The #MeToo movement has sparked people, usually women but not always, to come forward and name names of creators of children’s books whose behavior is unacceptable.
Libraries discussed what to do with the books by these authors and illustrators in a May ALSC blog post on this very topic. It was also discussed by the ALSC Collection Management Discussion Group at ALA Annual in New Orleans. The consensus from both conversations was that as libraries we carry all sorts of materials that are written by all sorts of people and we shouldn’t decide for our customers what they can have access to or read based simply on the behavior of the author or illustrator.
So, like me, you may be wondering what can I do professionally to make a difference? How can I let publishers know that I’m not okay with this behavior from the authors and illustrators of children’s books?
This led me to thinking about how we can support women in the children’s book profession. I’m not calling for a boycott of male authors. However, it is a great opportunity to make books by women more accessible to all readers, female and male. So, let’s start putting more of our dollars to work helping even up the power.
Consider Doing the Following:
- Increasing the number of women authors and illustrators invited into our libraries and schools and pay them what they are worth as these women are often paid less than their male counterparts.
- Purchasing books by women authors and illustrators for our school and public libraries and encourage all kids to check out these books so they can see that women write fantastic fantasy, science fiction, mystery, adventure, and so much more.
- Making sure to include the works of women authors and illustrators in your mock awards programs each year. Women can get overlooked and there are some amazingly talented women writers and artists that deserve our recognition.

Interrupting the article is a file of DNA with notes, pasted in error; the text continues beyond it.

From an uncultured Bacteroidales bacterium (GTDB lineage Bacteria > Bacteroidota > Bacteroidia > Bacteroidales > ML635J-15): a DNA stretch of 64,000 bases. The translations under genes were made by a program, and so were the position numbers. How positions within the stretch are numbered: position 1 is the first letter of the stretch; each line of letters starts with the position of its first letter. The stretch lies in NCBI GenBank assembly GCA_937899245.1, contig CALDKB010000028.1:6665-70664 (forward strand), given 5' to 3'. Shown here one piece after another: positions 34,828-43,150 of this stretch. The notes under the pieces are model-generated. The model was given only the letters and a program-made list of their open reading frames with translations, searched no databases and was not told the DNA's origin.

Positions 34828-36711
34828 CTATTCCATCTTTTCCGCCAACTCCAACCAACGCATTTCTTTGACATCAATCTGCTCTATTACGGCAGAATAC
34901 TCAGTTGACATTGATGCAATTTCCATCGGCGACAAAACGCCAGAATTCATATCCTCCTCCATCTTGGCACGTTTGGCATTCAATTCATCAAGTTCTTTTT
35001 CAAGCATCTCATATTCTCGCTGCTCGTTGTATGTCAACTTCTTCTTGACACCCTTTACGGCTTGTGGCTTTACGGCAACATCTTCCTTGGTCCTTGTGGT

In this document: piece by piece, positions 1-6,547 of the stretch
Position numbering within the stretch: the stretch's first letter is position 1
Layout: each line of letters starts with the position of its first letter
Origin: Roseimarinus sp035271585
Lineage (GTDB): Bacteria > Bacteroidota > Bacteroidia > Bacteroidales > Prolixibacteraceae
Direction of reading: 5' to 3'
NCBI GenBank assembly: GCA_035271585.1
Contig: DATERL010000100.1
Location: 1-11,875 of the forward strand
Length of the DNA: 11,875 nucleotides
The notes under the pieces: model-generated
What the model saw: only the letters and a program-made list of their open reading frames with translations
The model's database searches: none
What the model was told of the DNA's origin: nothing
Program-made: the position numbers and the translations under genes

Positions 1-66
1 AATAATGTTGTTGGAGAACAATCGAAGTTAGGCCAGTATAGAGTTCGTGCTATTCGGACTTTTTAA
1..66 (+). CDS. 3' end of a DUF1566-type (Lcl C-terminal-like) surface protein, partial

Looking for more inspiration? Check out Kidlit Women.
Many of these women creators joined together to write tons of Facebook blog posts during Women’s History Month – on all sorts of topics. This project is driven by finding solutions to the problems, not just complaining about them, which I love.
Here are just a few tips I picked up while listening to the podcast “Conversation with Shannon Hale”:
- We are part of the problem when we tell kids that a book is for boys or a book is for girls (yes, my librarian and teacher friends, we are guilty of this).
- We can be part of the solution by simply offering a boy 3 book choices and making sure one of them includes a girl main character.
- When offering these books, or any book suggestion to kids, talk about what the book is about rather than the gender of the characters. You can get a reader hooked by talking about the cool adventures rather than the fact there is a girl princess in the story.
Mary Schreiber co-chairs the ALSC Public Awareness Committee and she is the Youth Collection Development Specialist at Cuyahoga County Public Library. She can be reached at: firstname.lastname@example.org.
This post addresses the following ALSC Core Competencies: IV. Knowledge, Curation, and Management of Materials and V. Outreach and Advocacy.